Culture of Callista-type Dendrobiums

THE Callista-type dendrobiums are orchids whose popularity and availability have probably declined as a result of the difficulty of importing wild-collected plants. There was a day, well into the 1970s, where no spring orchid show would be without magnificent flowering plants of Dendrobium chrysotoxum, Dendrobium densiflorum, Dendrobium farmeri, Dendrobium lindleyi (formerly Dendrobium aggregatum), Dendrobium jenkinsii or occasionally the winter-flow­ering Dendrobium thyrsiflorum. The sales marts would always have plants of these species available, either bare-root, or re­cently established.

Opposite above left: Dendrobium lindleyi (syn. aggregatum) `Kiyooko', CCM/AOS, grown by Kiyooko Sproat. Opposite above right: Dendrobium farmeri `Jo Ann Lapointe', AM/AOS, grown by Jo Ann Lapointe. Opposite below: Dendrobium densiflorum 'Meredith Ann', CCM/AOS, grown by Spencers' Greenhouse.
Above left: Dendrobium lindleyi (syn. aggregatum) `Kiyooko’, CCM/AOS, grown by Kiyooko Sproat.
Above right: Dendrobium farmeri `Jo Ann Lapointe’, AM/AOS, grown by Jo Ann Lapointe.
Above below: Dendrobium densiflorum ‘Meredith Ann’, CCM/AOS, grown by Spencers’ Greenhouse.

Unfortunately, Indian nurseries, which are the major suppliers of these species, have not found these to be of sufficient appeal to have raised popula­tions from seed, nor have domestic nurs­eries seen fit to propagate these on any significant scale. Now we see them all too rarely.

It is unfortunate, too, that as a result few newer orchid growers have been ex­posed to just how lovely well-flowered examples of these species can be. And lovely they are, with their cascading in­florescences of cream or golden flowers emerging from the upper nodes of the upright canes. The exception to the rule is Den. farmeri, which is lilac with a con­trasting yellow lip.

This group is also known for produc­ing large specimen plants fairly easily, which are all the more spectacular when in their spring-blooming season. If this group of dendrobiums has a drawback, it is that the flowers are not particularly long-lasting, giving an unmatched dis­play for only two weeks before fading.

How to Grow the Plants

There are those growers who claim that these plants flower for them with no special treatment. This assertion is backed by wonderful spiking and a beau­tiful display. There are other growers who have learned, in most cases the hard way, that this group will not perform for them no matter what special treatment they give the plants. Most of us will find our­selves somewhere in between. We find the extra notice needed by these beauties to be worth the effort.

In any genus the size of Dendrobium, with more than 1,000 species, there is bound to be a variety of cultural regimes to which the plants will respond. This group, known as Section Callista, gener­ally comes from the middle elevations of the Himalayas, where monsoonal condi­tions — seasonally hot and wet alternat­ing with cool and dry — prevail.

Watering: During the season of ac­tive growth, the plants require copious amounts of water and fertilizer, as well as bright light. After the plants have made up their pseudobulbs for the year, they require an almost complete withdrawal of water, and a cessation of nitrogen-based fertilizer. This is similar to what would be happening to them in their na­tive locales. Most writers will temper this advice by a statement like “water only enough to prevent shriveling.” Good, though imprecise. The occasional water­ing, or rainfall, will not interrupt the rest period of this type enough to prevent their blooming. However, be careful not to give the plants any appreciable nitrogen.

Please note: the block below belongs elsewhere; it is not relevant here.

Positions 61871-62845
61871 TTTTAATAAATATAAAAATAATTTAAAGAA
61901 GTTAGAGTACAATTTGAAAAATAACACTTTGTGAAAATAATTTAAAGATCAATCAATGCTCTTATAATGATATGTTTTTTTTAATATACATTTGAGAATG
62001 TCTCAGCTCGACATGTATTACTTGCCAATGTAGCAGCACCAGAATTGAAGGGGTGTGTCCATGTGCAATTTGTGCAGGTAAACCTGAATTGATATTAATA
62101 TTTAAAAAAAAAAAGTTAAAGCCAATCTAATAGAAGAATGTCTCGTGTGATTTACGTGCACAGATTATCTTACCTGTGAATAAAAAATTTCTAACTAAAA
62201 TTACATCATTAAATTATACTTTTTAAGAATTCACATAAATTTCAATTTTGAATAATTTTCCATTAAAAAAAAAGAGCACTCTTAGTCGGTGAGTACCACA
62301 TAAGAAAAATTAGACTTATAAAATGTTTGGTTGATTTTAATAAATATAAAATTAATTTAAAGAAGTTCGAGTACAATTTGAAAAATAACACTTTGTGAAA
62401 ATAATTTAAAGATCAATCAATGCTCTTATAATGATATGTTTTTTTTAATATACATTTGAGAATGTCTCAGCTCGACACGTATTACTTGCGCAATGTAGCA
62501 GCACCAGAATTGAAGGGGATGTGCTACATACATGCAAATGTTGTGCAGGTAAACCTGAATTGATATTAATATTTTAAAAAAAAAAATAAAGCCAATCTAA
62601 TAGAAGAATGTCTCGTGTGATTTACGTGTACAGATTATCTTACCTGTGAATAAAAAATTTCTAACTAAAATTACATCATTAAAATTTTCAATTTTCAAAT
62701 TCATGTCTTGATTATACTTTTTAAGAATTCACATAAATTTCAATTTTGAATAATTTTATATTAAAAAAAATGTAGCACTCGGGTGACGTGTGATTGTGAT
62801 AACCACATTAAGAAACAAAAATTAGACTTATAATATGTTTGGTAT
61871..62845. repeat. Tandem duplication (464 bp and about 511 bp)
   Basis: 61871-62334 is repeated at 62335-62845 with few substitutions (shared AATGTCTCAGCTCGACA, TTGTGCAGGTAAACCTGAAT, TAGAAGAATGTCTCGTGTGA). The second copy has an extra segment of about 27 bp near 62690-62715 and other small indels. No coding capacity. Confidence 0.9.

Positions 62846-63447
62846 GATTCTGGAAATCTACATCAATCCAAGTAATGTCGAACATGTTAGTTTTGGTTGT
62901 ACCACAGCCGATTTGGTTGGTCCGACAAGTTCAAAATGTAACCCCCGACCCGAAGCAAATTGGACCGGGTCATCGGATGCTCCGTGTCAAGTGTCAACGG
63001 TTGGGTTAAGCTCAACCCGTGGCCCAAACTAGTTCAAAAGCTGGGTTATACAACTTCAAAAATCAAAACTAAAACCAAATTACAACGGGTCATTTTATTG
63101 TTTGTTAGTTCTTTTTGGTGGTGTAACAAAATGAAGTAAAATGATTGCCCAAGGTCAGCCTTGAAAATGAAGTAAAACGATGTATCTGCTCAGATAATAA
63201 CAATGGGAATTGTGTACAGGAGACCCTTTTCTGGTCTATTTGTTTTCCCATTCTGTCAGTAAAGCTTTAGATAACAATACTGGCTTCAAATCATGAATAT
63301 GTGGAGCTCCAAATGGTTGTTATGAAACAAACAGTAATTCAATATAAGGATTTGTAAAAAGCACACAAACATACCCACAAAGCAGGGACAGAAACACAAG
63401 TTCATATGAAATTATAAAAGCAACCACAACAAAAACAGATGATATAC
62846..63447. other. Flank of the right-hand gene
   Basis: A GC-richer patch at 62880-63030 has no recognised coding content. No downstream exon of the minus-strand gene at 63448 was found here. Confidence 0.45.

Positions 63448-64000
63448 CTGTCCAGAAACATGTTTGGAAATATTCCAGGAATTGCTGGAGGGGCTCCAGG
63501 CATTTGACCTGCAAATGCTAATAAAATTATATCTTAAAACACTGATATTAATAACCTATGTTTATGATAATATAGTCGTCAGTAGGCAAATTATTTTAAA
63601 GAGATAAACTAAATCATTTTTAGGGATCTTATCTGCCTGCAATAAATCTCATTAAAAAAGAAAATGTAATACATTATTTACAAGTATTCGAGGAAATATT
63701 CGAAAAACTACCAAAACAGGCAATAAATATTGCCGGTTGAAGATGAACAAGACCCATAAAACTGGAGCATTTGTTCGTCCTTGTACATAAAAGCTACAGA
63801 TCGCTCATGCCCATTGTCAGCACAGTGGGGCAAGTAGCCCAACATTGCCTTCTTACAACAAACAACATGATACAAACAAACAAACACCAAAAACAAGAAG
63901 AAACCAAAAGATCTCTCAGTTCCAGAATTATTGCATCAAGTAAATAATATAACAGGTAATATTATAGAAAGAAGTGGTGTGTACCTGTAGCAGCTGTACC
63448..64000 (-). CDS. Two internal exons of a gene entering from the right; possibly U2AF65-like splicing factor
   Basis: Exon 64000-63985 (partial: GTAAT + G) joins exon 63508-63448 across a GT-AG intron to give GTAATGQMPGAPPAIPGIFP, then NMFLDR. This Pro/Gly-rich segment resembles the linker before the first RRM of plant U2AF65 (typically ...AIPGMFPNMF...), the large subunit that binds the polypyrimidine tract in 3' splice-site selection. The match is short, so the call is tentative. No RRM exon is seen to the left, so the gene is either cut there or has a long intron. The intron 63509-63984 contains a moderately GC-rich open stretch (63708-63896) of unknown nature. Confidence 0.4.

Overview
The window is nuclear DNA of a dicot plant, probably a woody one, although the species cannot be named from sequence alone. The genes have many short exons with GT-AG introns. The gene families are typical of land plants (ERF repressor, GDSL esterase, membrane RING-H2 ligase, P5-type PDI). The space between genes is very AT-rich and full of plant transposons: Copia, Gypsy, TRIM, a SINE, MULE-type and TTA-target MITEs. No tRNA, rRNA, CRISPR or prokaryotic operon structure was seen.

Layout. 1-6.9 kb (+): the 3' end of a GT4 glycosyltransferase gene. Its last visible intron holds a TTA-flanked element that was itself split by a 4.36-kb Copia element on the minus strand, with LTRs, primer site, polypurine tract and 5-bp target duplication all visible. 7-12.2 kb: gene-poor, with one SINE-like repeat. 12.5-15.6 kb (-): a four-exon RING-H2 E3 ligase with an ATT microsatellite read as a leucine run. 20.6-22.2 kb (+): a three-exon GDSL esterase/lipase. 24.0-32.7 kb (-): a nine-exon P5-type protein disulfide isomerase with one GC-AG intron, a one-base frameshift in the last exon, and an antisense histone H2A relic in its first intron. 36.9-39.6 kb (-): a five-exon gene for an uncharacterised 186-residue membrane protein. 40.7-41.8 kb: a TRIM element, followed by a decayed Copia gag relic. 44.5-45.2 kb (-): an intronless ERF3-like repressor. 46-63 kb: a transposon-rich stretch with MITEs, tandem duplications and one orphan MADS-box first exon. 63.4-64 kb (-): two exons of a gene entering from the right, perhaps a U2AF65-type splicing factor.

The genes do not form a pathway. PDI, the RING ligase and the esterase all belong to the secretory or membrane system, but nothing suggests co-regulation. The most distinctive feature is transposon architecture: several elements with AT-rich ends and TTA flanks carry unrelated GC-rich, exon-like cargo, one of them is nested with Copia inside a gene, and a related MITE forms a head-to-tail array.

Fertilizing: As noted above, feed heavily with a balanced fertilizer during active growth, usually March through August, tapering off the nitrogen in late summer to allow the pseudobulbs to “finish” and mature. Excess nitrogen will result in fewer or no flowers.

Light :This type of dendrobium is best grown under light conditions pre­scribed for cattleyas — bright light with some protection from hottest noon-day sun. In more-tropical areas with humid­ity, these will take almost full sun, as with vandas. Owing to their high light require­ments and somewhat tall — 15 to 18 inches or more — stature, these are not the best for under lights. If they can be summered outdoors, they may succeed if they can be grown within a few inches of the lights.

Temperature: In their native habitat, temperatures are uniformly warm during the growing season, often in the high 80s, with not much of a drop in the evenings, unless the monsoonal rains are protracted, in which case the temperatures may drop into the 60s. Cool nights, into the 50s, are the rule in the dry season, with days up into the 70s as a result of the high light conditions that prevail in the often de­ciduous forests of the region.

Potting: The best plants of this group seem to be grown in a porous mix in slatted baskets. These conditions allow the frequent watering necessary, while also permitting the quick drainage demanded by this group. The grower needs to mimic the high summer rainfall to which the plants are accustomed in their natural habitat. As autumn approaches, and the growths begin to mature, a gradual reduction in water and fertilizer is indi­cated. The maturity of the growth is shown by the appearance of the terminal leaf on the pseudobulb. Callista-type dendrobiums are often sold mounted on wood or tree fern, though basket culture seems to be the mode of choice for grow­ers of larger and more-floriferous plants.

Insect and Disease Problems: There seem to be no particular insect or disease problems unique to this group. As with all orchids, maintaining a clean growing area and inspecting plants once a week will curtail problems.

By Ed Nash. Reprinted with the permission of the American Orchid Society, May 1997 Orchids.


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